In the opinion of many Israeli sources Sabahi, noted for his Nasserist outlook, would be unlikely to improve relations with Israel. Sabahi has stated that he would strive to amend the Camp David peace treaty and that he would not receive Israeli officials in Cairo if elected president. In April the Jerusalem Post cited earlier statements by Sabahi in support of Hamas and the “resistance option.” Many Israeli analysts say there are signs that Sabahi, if elected, would usher in a period of protracted tensions in Egyptian-Israeli elections.

Some Israeli commentators, however, hold that because of the virtual certainty of an El-Sisi victory there is no reason for Israelis to worry about what Sabahi will or will not do. These commentators are aware that Egyptian public opinion, at present, does not have the luxury to promote revolutionary stances on foreign policy questions given the country’s economic straits.

It has also been noted that Sabahi lacks expertise in diplomacy and as a statesman. In the unlikely event he were elected he might be caught in the type of situations that occurred with Morsi who, in accordance with protocol, sent a congratulatory note to Perez in spite of the Muslim Brotherhood’s history of hostile rhetoric toward Israel.

Many Israeli think tanks tried to probe into El-Sisi’s character and political future even before he decided to field himself for president. In a report issued by the Jerusalem Institute for Foreign Studies the former deputy head of military intelligence Jacob Niria observes that Egyptians regard El-Sisi as a spiritual heir to Nasser and the man who rescued Egypt from the Muslim Brothers.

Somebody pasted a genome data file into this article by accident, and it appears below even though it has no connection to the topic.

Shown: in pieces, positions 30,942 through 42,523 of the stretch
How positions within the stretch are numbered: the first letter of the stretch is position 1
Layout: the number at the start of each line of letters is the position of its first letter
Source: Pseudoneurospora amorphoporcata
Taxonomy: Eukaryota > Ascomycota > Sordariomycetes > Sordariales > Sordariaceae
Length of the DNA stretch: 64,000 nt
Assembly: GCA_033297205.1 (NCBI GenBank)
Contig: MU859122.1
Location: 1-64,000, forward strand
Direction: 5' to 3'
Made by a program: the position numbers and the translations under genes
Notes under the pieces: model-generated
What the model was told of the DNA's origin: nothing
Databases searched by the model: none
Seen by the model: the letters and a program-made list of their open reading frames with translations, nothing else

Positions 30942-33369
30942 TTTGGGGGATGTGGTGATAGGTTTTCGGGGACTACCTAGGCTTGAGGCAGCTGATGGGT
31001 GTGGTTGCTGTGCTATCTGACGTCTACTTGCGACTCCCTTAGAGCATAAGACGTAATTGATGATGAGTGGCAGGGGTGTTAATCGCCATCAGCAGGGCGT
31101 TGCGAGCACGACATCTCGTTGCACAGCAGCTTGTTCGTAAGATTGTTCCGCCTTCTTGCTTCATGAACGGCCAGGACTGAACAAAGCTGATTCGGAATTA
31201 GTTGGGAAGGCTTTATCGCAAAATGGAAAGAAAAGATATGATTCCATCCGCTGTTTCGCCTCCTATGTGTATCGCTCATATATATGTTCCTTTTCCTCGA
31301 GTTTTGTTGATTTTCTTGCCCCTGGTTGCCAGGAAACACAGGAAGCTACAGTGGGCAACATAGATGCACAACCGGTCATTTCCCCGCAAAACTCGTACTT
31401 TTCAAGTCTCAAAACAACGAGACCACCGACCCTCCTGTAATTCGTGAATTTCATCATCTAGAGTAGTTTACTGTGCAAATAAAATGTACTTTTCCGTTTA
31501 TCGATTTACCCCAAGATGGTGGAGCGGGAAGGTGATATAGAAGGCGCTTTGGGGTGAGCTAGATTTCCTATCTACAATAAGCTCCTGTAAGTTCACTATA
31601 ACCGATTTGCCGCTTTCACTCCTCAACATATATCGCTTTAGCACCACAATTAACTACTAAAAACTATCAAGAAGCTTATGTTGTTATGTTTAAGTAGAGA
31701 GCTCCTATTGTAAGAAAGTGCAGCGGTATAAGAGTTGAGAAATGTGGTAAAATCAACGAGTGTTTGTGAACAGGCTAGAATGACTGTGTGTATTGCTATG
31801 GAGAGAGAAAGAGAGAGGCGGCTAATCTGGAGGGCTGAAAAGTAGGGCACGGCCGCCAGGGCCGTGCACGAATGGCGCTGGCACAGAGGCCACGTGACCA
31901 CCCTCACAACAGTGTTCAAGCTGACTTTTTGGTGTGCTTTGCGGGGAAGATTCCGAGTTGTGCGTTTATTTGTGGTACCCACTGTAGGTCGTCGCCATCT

Israeli perceptions of El-Sisi and the future, as reflected in the Israeli media, have been largely shaped by the lens of developments on the southern front, i.e. the border with Sinai and the progress of military operations there. In general, the Israeli press agrees that the Egyptian army has made considerable inroads in its battle against jihadist groups. One also senses general approval of developments with respect to Hamas and its relationship with Egypt’s new rulers. The nearly 180 degree shift in that relationship since the end of Brotherhood rule was manifested in a judicial ruling against Hamas and the Interior Ministry’s decision to strip thousands of Hamas elements, including figures in the upper echelons of the leadership such as political bureau member Mahmoud Al-Zahhar, of the Egyptian citizenship they had obtained under the Morsi government.

It is noteworthy in this regard that, when asked whether Hamas was an enemy of Egypt, El-Sisi chose to remain silent. He was, however, careful to disassociate developments in the Egyptian relationship with Hamas from the Palestinian cause as a whole. “I want to tell Egyptians, don’t let the situation and mood that is taking shape toward Hamas affect your historical position with respect to the Palestinian cause,” El-Sisi said.

The most crucial concern to Israel is the future of Egypt’s relations with Iran. According to many military and strategic analysts in Egypt Iran does not want a military rival at the regional level. One military source says Tehran has tried “to wreak attrition on the army in Egypt through its relationship with the Palestinian factions and by exploiting the security vacuum during the first revolutionary phase.” Much of the Israeli media believes that Cairo’s relationship with Tehran will not revert to its condition under Mubarak and that the current government is remedying the effects of Egypt’s relationship with Iran under Muslim Brotherhood rule.